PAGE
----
Chrysophrase; oh sure, that’s easy for you to say. But can you spell it? That’s where many a jeweler trips up. Spelled chrysoprase, chrysophrase or chrysoprasus, this opaque gemstone variety of chalcedony owes its lively hue to small quantities of nickel. Find this stone in tints ranging from apple-green to deep green. The darker varieties of chrysoprase are also referred to as prase. Got it? Me neither.
Yet, this ancient material that once adorned office accessories or found its way onto book ends in aristocratic libraries has found a new fan base. Jewelry collectors have verged away from transparent gems exclusively, and now see the allure of opaque stones like chrysophrase.
Not relegated to artsy-craftsy cottage industry jewelry makers, this verdant stone is accented with quality diamonds, and mounted in fine karat gold. Like other opaque stones, veining and slight differences in color make this gem as unique as the designer who works it into an original design.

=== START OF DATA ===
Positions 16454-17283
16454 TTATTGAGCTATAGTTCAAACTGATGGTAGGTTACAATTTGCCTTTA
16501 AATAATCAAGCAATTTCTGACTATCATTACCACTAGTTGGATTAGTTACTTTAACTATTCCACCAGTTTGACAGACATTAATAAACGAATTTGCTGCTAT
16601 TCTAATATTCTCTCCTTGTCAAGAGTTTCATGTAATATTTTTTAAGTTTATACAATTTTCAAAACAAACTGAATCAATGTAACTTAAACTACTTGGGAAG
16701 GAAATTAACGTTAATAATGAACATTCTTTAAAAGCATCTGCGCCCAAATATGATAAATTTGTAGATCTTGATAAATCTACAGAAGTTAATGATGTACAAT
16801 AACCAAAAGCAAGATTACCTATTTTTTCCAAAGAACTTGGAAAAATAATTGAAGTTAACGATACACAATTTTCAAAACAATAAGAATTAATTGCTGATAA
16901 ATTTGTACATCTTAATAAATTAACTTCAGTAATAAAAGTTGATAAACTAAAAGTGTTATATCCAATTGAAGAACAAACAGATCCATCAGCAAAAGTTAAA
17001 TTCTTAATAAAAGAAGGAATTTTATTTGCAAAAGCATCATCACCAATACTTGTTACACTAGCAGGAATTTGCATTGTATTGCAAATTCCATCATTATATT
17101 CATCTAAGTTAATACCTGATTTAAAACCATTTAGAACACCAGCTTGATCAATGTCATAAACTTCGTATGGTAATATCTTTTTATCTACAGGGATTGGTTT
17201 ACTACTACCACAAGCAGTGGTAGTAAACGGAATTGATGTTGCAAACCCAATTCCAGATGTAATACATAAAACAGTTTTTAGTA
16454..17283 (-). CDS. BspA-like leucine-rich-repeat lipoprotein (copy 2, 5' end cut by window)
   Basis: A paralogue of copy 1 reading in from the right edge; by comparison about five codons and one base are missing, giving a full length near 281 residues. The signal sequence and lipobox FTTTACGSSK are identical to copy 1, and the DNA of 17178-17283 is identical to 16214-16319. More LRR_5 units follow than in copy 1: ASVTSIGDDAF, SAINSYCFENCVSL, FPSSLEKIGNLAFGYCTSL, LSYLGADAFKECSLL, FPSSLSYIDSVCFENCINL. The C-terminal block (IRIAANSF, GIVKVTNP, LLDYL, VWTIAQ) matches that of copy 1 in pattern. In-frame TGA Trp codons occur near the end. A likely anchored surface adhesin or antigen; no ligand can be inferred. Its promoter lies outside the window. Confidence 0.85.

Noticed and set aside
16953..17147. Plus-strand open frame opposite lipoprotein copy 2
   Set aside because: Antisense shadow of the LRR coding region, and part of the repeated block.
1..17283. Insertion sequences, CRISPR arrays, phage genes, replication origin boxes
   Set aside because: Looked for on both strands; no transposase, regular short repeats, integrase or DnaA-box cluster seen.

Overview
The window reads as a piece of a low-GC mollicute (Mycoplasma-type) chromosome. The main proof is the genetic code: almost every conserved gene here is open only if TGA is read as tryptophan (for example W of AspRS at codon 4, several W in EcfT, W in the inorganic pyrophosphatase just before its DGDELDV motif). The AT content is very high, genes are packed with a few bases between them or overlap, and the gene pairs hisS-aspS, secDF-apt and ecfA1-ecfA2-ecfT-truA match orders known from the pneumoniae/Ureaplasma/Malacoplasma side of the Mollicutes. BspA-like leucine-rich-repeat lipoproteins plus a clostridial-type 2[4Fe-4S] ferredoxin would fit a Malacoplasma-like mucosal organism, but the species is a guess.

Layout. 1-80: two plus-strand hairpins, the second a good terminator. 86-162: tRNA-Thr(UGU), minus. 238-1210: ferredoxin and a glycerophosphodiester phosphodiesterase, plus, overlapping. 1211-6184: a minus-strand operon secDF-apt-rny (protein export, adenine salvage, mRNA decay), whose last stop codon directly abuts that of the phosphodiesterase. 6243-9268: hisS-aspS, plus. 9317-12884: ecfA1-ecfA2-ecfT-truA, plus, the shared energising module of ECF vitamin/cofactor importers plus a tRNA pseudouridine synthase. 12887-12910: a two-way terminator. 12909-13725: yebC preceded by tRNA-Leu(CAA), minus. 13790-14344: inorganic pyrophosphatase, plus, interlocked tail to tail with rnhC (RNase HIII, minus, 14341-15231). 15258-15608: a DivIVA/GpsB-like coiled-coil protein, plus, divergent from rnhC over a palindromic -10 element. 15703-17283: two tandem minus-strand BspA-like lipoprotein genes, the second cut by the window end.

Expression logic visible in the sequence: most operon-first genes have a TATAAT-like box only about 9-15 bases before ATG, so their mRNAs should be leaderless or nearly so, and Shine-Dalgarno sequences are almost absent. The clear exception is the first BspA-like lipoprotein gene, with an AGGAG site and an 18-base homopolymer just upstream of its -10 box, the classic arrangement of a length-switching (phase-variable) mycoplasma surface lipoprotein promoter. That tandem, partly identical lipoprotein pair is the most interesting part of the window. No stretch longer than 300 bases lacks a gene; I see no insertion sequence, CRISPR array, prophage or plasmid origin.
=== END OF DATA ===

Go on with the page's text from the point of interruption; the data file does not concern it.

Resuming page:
Retailers are more and more seeing the wisdom in adding opaque stones to their inventory. This way, customers with a yen for the unconventional yet beautiful jewel will be able to consider these lovelies. And since Pantone, Inc. pronounced the upbeat emerald green as the color for 2013, it’s the ideal time to promote this gem.
Award winning trade journalist and gemologist Diana Jarrett is a Registered Master Valuer Appraiser and a member of the National Association of Jewelry Appraisers (NAJA). She’s a popular speaker at conferences and trade shows. Jarrett writes for trade and consumer publications, online outlets, Color-n-Ice blog, and at www.jewelrywebsitedesigners.com. Contact her at firstname.lastname@example.org, visit her website at www.dianajarrett.com, and/or follow her on Facebook and Twitter (Loupey).